Occasional Paper 20: When Angels Fall From the Sky

20/02/2019

Today is World Social Justice Day, and social justice, like civil protection, depends on social inclusivity. With this theme in mind we are sharing a paper that we published back in 2017, 'When Angels Fall From the Sky - Helping Children and Young People Cope in the Aftermath of a Disaster'. We think it still makes a good contribution to understanding this subject which is, after all, a relatively recent addition to the civil protection narrative.

 

Written by Helen Baxter-Smith, Capability Lead at the EPC.

Helen argues that children and young people should not be viewed as “little adults”, or simply as extensions of their parents, by emergency planners. They react differently to the experience of disaster and they are just as vulnerable to its effects, in the short-term and the long-term. They should, in fact, be valued not just in terms of their needs, which can be quite different to those of the adults, but also for their contribution. They can help us understand what those needs are and actually contribute positively if they are engaged in community preparedness and recovery. Professional emergency planners know this.

One of the experiences that marginal and excluded groups of all types are prone to is the sense of being “talked past” by experts and authorities who communicate but don’t include. But the UK civil protection community has made great progress in the in this field, which is a solid and undeniable achievement by the whole profession. So Helen’s paper is part of a very positive trend to greater inclusivity; if your work involves planning for community recovery after emergencies we suggest you really need to read it.


Check out our new way of presenting papers;  there’s a summary (a 5-minute introduction – the core idea), the full paper (a 1 hour study – the detail) and a collection of the tools and templates it puts forward (the practical “stuff”). 

We hope you find it useful.  Let us know what you think!


How We Present This Paper

We start by recognising that everyone has far too much to read these days!
 
So we want to help you be selective and smart – making sure that the investment of about 1 hour in reading this paper is worthwhile in the context of your role and responsibilities.
 
So, this is how we are doing it:
 

1. The very short introduction

This is 1 side of A4 – about a 5-minute read.
 
This will suit you if you don’t need the technical detail, but do want to know if it is something that your experts or teams should know about. It introduces the paper and explains what the problem is that it is trying to solve. It will give you a basic framework for asking the right questions if you need assurance from your teams that they are doing the right things.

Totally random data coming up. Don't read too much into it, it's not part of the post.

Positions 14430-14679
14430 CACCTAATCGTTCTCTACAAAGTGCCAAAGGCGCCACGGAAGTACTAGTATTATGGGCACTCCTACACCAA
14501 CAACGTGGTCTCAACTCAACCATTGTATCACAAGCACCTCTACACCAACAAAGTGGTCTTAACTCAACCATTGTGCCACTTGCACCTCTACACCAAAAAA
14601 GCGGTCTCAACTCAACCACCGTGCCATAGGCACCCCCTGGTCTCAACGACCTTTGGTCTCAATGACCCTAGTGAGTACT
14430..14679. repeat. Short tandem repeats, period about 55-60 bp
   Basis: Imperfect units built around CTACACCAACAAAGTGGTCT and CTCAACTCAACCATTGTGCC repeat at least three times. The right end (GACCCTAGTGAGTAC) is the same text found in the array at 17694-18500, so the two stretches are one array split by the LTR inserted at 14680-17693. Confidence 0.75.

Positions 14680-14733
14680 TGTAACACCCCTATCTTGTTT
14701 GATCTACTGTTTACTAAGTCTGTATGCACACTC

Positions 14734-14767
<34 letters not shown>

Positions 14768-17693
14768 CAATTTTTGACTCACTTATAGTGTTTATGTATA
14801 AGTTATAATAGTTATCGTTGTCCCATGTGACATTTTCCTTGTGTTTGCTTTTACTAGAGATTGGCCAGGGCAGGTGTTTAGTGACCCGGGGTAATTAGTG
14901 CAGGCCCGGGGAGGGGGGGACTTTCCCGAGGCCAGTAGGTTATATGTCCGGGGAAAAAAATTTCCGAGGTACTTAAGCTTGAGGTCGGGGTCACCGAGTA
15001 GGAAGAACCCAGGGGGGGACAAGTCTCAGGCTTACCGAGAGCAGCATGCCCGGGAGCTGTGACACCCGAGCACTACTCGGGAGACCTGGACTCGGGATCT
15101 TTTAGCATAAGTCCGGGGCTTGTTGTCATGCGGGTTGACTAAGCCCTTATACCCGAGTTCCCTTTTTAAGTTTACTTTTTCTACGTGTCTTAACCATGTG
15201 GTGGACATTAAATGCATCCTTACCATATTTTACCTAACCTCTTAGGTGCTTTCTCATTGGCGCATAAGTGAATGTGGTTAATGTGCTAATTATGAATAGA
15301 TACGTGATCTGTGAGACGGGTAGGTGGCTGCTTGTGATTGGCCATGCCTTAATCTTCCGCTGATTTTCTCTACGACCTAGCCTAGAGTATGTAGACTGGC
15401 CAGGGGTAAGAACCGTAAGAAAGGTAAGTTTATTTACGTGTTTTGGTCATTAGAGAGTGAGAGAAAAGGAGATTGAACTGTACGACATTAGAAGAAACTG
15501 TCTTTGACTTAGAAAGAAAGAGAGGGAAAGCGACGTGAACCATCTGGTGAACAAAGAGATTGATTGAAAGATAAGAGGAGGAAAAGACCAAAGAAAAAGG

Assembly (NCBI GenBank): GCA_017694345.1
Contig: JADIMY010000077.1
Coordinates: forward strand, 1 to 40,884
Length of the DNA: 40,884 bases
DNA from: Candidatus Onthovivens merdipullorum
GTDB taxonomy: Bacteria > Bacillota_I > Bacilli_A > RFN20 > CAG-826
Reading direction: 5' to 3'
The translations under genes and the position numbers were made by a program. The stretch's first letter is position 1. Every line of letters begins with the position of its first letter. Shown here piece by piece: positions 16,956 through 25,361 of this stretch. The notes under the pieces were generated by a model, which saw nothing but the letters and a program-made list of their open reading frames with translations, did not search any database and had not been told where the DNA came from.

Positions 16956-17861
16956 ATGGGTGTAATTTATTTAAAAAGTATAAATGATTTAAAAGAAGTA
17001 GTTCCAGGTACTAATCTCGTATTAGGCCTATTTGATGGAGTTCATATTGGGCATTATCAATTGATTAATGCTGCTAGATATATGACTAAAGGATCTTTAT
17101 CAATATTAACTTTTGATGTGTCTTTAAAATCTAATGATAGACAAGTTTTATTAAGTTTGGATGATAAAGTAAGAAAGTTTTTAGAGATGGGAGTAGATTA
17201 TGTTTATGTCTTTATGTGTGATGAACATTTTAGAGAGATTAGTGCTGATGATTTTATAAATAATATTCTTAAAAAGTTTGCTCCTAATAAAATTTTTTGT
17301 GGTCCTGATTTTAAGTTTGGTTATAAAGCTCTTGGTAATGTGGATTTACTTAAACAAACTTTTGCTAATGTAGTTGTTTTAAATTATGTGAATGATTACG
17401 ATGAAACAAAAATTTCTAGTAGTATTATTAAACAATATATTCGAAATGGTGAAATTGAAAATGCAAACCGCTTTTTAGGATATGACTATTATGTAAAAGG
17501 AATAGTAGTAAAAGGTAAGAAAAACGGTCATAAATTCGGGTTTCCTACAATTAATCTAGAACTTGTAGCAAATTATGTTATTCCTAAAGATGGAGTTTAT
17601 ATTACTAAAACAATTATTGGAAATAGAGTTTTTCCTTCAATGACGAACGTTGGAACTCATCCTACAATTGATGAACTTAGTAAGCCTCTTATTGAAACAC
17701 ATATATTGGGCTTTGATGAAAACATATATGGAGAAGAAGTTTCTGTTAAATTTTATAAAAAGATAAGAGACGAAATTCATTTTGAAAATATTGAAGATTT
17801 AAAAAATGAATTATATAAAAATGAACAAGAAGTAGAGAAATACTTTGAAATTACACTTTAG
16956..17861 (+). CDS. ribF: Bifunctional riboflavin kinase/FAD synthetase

2. The paper

If you work directly in emergency and disaster risk, or lead a team delivering resilience services, you need the full technical detail and a smart understanding of its context. We think you should read the whole paper.
 

3. The template and tools

The paper contains 7 models. We have included the models as separate documents that you may download () and use freely; we only ask for a fair acknowledgement. Each is given in the text of the main paper but also in this section with a short explanation of the use or value of each one. 
 

Fig 1: Snakes & Ladders  

After Kinchen (1994,1998).  This is a useful and graphic metaphor for the recovery experience.  People make progress, sometimes involving difficult climbs up the metaphorical ladders, followed by setbacks – visualised here as sliding down the snakes and having to start again from a lower position.   Kinchen and Brown (2001) also use it as a metaphor for the journey through PTSD.

Appendix A: Erikson Stages of Psychosocial Development  

Erikson’s model of individual psychosocial development can give a broad and generalised starting point for understanding the way different age groups tend to relate to the world around them in different ways. 

Appendix B: Young Child PTSD Screening Tool  

Scheeringa (2010) developed this tool as a quick and initial screening exercise for PTSD in children.

Appendix C: Children's Impact of Events Scale 

This was developed by Horowitz et al (1979) and serves a similar purpose.

Appendix D: Maslow Hierarchy of Need Pyramid 

Maslow’s (1948)  hierarchy of needs is well known.  It has lost credibility recently as a predictive guide to motivation and behaviour, but it remains a useful model for identifying and classifying peoples’ general needs.

Appendix E: Examples of Support Provided by Children & Young People 

This is a general checklist of examples of how children and young people have historically become involved in disaster response and recovery.

Appendix F: Incorporating Youth Focus Support within Local Emergency Planning

Page 1:  

Page 2: 

This is a summary of considerations and recommendations relating to the inclusion of children and young people by local emergency planners, with some examples of successful outcomes and recommendations as to how to go about it.

Quick Read

Short on time? Click to read the condensed version

(1 page, pdf)

Full Document

Click to read the full paper

(31 pages, pdf)